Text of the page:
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US exit from Afghanistan underscores pivot from terror to China

WASHINGTON — The withdrawal of American forces from Afghanistan, ending a war that lasted two decades and cost $2 trillion, adds momentum to a shift in Washington’s top security priorities from fighting terrorism to countering an emboldened China in the Indo-Pacific region.

Secretary of State Antony Blinken visited Afghanistan on Thursday, the day after President Joe Biden announced plans to withdraw troops by Sept. 11. Blinken told Afghan President Ashraf Ghani the bilateral partnership was “changing” — something that can also be said for the global picture since the Sept. 11, 2001, attacks on the U.S.

Among the “challenges that are in front of us” that Biden cited in his announcement is China.

“We have to shore up American competitiveness to meet the stiff competition we’re facing from an increasingly assertive China,” the president said.

The war on terrorism has constrained America’s ability to deal with a rising China. Past attempts to wind down what came to be called a “forever war” faltered. The Obama administration withdrew from Iraq in 2011 but was forced to go back in 2014 to contend with the Islamic State group. The Trump administration unsuccessfully pushed to fully withdraw troops from Afghanistan and Syria.

The U.S. was on track to spend $6.4 trillion on counterterrorism efforts from late 2001 though the end of 2020, Brown University estimated in November 2019 — roughly equivalent to Japan’s national budget for seven years.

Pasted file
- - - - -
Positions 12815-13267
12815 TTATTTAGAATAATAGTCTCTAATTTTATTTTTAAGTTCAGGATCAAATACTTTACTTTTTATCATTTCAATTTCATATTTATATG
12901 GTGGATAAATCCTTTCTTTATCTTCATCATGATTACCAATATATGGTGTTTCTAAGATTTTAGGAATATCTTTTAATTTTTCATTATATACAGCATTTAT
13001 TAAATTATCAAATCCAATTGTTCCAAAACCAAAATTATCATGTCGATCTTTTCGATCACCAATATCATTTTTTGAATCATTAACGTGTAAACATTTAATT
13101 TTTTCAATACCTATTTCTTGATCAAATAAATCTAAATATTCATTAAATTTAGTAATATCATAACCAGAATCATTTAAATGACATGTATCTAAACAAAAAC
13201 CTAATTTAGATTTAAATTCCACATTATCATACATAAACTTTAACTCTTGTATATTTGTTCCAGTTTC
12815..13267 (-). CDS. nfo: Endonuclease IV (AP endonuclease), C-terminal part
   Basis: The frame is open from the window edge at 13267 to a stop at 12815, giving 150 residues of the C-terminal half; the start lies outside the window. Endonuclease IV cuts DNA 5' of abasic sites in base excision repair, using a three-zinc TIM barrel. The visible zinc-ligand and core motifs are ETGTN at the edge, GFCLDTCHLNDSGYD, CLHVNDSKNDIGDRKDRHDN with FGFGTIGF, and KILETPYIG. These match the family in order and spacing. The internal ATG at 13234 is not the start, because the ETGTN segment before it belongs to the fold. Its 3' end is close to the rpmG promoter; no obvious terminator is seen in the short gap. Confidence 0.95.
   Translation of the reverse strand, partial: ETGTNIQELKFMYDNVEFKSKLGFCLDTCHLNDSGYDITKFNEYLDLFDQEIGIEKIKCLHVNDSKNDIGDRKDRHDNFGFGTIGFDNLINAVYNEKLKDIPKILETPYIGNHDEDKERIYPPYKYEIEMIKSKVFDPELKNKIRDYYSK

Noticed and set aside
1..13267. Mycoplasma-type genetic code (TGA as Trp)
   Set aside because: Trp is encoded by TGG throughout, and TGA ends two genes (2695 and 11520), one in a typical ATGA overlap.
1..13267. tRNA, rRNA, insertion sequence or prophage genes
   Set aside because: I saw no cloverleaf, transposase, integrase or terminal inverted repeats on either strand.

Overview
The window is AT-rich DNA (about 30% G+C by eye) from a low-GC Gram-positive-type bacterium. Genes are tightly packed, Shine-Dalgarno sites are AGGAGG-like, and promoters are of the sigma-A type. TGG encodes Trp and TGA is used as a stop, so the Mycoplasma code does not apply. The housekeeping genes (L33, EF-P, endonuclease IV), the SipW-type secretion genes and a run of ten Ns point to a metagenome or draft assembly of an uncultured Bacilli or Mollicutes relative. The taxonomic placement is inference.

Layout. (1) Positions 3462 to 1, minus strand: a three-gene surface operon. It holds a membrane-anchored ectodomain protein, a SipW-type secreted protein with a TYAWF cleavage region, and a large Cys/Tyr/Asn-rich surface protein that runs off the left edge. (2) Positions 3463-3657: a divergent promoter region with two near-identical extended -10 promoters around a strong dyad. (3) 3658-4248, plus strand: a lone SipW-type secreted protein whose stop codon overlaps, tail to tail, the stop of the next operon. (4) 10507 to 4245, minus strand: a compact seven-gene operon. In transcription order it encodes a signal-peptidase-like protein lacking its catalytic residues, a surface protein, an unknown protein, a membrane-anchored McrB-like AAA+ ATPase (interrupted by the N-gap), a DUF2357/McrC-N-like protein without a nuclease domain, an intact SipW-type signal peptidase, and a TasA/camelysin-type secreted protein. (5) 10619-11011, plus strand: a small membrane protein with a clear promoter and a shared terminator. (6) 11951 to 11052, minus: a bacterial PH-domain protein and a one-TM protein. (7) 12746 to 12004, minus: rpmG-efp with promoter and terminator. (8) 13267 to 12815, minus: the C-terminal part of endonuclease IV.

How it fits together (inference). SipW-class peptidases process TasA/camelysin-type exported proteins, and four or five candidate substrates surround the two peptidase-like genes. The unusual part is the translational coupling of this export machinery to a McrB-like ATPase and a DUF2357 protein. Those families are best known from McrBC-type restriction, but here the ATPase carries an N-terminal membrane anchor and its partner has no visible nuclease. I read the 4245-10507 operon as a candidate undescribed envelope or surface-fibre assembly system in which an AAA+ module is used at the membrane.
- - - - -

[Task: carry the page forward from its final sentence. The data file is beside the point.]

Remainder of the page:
All the while, the costs added up. American spending so far on the war in Afghanistan, where the U.S. at its peak had stationed about 100,000 service members, come to over $2 trillion for fiscal 2001 to fiscal 2021. But success has been elusive. Although al-Qaida leader Osama bin Laden was killed by U.S. forces in May 2011, terrorism remains a threat around the world.

Meanwhile, the U.S. Indo-Pacific Command in March submitted a six-year, $27.3 billion wish list for bolstering its capabilities. Withdrawing troops from Afghanistan could free up more resources for the Asia-Pacific.

F-35A fighter jets at at Eielson Air Force Base in Alaska. A military clash with China will require different arms and tactics than counterterrorism operations. (Photo courtesy of the U.S. Air Force)

Countering China poses a far different challenge from fighting terrorism in two ways. First, U.S. forces did not have to worry about control of the seas while fighting terrorist organizations. But stopping maritime advances by China will require surface-to-ship missiles and other advanced military equipment.

Timelines for responding to a crisis will also be much shorter. The U.S. could take its time preparing troops for counterinsurgency operations, but China has first-strike capabilities and strategies for securing military objectives quickly.

It currently would take the U.S. roughly three weeks to move units from its west coast to the western Pacific Ocean, according to the Indo-Pacific Command — a disadvantage in any potential clash with Beijing.

To increase deterrence against China, the Indo-Pacific command plans to create a missile network across the western Pacific’s so-called first island chain, which extends from Japan’s Okinawa to the Philippines. Under this scenario, anti-ship and anti-air missiles would strike at Chinese forces to buy time for reinforcements from the U.S. in the early stages of a conflict.

The U.S. needs the cooperation of such regional players as the Philippines and Indonesia to set up this network. But some may resist hosting American missiles, worried that doing so could risk military strikes and economic retribution from China.

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